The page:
It’s crazy to call it dysfunctional and Washington is certainly not the seat of a failed state even though you might think so if you listen to some commentators. It’s just that people change their minds. It is tempting to say they do it just to annoy the president. That is cynical. In the case of John McCain, for example, his change of mind is not malicious. He is simply eager to take what he believes at the moment is the best approach to a given issue and is, therefore, not influenced by whatever position he may have formerly taken, inconsistent though his newest position may be.
On October 19, 2006, in a session hosted by Chris Matthews at Iowa State University, Mr. McCain was asked by a student about his position on the “don’t ask don’t tell policy” of the military. In response he said: “the day that the leadership of the military comes to me and says, Senator, we ought to change the policy, then I think we ought to consider seriously changing it because those leaders in the military are the ones we give the responsibility to.” When the issue was discussed by military leaders in a Congressional hearing held February 2, 2010, Mr. McCain had changed his mind. Defense Secretary, Robert M. Gates and Joint Chiefs Chairman, Admiral Mike Mullen, testified before the Senate Armed Services Committee following the president’s announcement that he would seek the repeal of the 15-year old policy. Admiral Mullen told the senators that repealing the policy was “the right thing to do”. Secretary Gates said he was in full support of the president’s decision. The testimony of the two men angered John McCain who had changed his mind since 2006. He practically rose up out of his chair towards the conclusion of the hearing and with ill-concealed rage said the testimony of these officials “disappointed” him. He went on to say: “At this moment of immense hardship for our armed services, we should not be seeking to overturn the ‘don’t ask, don’t tell’ policy”, oblivious to the fact that one of the consequences of the policy has been the discharge of more than 800 military personnel possessing critical skills, including 60 Arab speakers.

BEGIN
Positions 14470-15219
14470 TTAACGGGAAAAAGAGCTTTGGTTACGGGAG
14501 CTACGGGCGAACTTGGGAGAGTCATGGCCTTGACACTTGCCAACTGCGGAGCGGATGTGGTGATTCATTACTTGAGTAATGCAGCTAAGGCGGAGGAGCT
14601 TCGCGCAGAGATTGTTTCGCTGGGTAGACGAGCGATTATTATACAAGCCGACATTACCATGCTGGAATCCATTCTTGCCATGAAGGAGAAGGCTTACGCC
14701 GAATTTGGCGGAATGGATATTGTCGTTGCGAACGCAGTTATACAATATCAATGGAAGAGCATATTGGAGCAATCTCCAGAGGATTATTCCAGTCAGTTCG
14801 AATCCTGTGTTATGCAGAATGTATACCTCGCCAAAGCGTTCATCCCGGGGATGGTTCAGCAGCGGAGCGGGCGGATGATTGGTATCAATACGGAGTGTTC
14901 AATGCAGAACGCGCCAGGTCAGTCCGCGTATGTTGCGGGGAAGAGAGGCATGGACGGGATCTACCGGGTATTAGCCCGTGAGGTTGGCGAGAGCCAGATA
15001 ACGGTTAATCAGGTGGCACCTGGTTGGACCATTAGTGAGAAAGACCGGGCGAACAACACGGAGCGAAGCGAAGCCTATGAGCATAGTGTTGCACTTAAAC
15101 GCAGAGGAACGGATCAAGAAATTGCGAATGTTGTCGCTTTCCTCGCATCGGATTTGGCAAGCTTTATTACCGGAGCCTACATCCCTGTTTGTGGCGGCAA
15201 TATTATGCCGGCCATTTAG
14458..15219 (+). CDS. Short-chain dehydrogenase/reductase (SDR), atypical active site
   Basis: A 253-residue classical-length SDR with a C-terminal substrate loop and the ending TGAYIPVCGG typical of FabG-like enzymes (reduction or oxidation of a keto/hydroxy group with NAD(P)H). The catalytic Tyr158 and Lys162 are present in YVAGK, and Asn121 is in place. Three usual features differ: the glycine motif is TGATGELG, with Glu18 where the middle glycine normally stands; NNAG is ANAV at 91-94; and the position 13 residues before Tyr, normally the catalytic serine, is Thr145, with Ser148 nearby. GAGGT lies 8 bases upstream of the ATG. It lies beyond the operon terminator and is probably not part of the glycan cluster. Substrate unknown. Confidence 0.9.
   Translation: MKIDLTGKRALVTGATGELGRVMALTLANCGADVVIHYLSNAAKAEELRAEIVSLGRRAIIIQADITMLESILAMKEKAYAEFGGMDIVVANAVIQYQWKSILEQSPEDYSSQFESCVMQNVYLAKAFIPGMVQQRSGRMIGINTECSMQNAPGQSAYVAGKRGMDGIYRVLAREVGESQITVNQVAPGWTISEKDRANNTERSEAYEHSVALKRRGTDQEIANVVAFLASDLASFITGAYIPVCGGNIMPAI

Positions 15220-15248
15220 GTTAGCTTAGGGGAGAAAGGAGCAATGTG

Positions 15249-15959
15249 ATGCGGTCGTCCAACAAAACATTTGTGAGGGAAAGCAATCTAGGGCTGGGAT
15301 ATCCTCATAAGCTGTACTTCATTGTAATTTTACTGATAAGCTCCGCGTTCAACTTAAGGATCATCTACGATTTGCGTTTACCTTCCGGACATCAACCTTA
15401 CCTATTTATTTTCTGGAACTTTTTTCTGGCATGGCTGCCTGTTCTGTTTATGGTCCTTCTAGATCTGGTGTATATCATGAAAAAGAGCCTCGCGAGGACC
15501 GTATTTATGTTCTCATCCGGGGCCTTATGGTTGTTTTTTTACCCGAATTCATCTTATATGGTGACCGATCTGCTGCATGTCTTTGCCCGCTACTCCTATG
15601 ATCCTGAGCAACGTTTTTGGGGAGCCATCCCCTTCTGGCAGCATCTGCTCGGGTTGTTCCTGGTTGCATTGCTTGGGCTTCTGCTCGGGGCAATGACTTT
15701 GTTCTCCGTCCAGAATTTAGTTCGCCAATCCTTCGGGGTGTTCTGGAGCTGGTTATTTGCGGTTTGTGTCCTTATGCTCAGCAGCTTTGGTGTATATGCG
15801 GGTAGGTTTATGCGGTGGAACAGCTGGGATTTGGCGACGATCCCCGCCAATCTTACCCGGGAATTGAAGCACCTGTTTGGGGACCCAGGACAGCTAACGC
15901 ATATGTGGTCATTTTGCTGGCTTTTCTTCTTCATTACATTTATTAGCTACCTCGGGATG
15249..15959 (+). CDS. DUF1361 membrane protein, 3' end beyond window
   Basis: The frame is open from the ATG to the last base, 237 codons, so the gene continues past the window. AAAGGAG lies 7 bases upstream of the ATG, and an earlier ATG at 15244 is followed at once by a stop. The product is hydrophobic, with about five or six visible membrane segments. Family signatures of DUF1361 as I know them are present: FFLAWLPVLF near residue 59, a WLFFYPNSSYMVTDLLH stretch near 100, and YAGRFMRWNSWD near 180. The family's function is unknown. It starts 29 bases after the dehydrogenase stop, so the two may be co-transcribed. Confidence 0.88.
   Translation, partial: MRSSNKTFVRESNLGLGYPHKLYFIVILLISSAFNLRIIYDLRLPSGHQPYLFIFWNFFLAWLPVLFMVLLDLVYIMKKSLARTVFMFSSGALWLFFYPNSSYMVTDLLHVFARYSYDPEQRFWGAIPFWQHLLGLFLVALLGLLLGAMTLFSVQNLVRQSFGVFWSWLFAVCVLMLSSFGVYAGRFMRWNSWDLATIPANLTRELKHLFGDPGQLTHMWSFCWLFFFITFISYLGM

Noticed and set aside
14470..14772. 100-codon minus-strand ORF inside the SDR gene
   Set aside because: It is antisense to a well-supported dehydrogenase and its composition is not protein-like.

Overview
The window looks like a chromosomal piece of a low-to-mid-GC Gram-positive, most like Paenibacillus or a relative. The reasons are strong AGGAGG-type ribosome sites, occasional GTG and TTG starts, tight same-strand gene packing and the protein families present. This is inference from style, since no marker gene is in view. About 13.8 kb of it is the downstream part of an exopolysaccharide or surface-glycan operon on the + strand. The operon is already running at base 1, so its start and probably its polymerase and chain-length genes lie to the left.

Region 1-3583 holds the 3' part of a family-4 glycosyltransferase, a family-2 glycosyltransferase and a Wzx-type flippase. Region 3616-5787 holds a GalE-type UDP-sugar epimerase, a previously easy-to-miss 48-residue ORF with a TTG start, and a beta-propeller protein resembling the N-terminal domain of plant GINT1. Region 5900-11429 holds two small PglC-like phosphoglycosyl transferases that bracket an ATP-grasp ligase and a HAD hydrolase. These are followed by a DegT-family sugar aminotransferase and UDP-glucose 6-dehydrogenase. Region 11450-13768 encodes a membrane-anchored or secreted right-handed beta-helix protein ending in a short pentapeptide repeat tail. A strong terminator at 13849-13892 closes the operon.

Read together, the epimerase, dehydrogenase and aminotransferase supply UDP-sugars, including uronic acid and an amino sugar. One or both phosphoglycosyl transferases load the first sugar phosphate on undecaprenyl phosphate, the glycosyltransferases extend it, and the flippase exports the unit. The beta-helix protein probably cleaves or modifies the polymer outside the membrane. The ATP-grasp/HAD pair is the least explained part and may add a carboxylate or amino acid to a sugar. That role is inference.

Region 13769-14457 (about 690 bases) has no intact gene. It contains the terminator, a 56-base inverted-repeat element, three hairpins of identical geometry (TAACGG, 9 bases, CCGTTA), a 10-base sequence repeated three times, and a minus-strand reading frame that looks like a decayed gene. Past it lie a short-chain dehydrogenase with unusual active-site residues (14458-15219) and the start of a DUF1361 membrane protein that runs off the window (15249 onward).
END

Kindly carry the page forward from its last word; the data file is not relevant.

Forgetfulness of his earlier stance on ‘don’t ask don’t tell’ was not his only entry into the dark room of lost memory. PAYGO was another.
Under PAYGO rules, new spending programs or tax cuts must be paid for in a way that does not add to the deficit. In years gone by PAYGO had bi-partisan support. In September 2002, when Republicans controlled the Senate, it was passed by voice vote. Then Majority Leader, Trent Lott (R.MISS), said the policy was fiscally sound. Sen. Pete Domenici (R. -NM) said: “Of all the issues you will vote on, the most significant opportunity to save taxpayers money over the next year is this little resolution.” Those men were not alone in their approval of the policy. In 2004 when the Resolution to extend PAYGO was again before the Senate, Senators Olympia Snowe (R-Me.) Susan Collins (R-ME.) and John McCain all voted in favor of the policy even though the Republican Party opposed it. In a hearing before the Homeland Security and Governmental Affairs Committee in 2006, Senator Susan Collins of Maine said she believed that PAYGO rules were a “much-needed restraint for members of Congress as we wrestle with fiscal decisions.” After President Obama’s address to Congress on February 24, 2009, Senator Snowe said: “I commend the President’s call for fiscal discipline to help return our nation to a sound financial footing. I believe now is the time for both ends of Pennsylvania Avenue to commit to pay-as-you-go rules for both revenues and spending . . ..” In the State of the Union address on January 27, 2010, President Obama urged approval of PAYGO reminding Congress that “pay-as-you-go” “was a big reason why we had record surpluses in the 1990s.”
President Obama probably thought he could count on the support of those who had supported PAYGO in the past. He was mistaken. Not only had John McCain entered the dark room of lost memory but he was joined there by Senators Olympia Snowe and Susan Collins. For them it was a no-brainer. Barack Obama suggested it. It must be a bad idea. They were joined by all of their Republican colleagues. The rule passed without one Republican vote. The best reason for opposing the rule was articulated by Rep. Eric Cantor of Virginia. Representative Cantor opposed it because it would not affect spending that had already taken place. Presumably he and his Republican colleagues have some legislation in mind that will recoup money that has already been spent. As soon as they figure out how that can be done they should share it with the country. That would be their first positive contribution to government in a long time.
CHRISTOPHER BRAUCHLI is a lawyer in Boulder, Colorado. He can be e-mailed at email@example.com.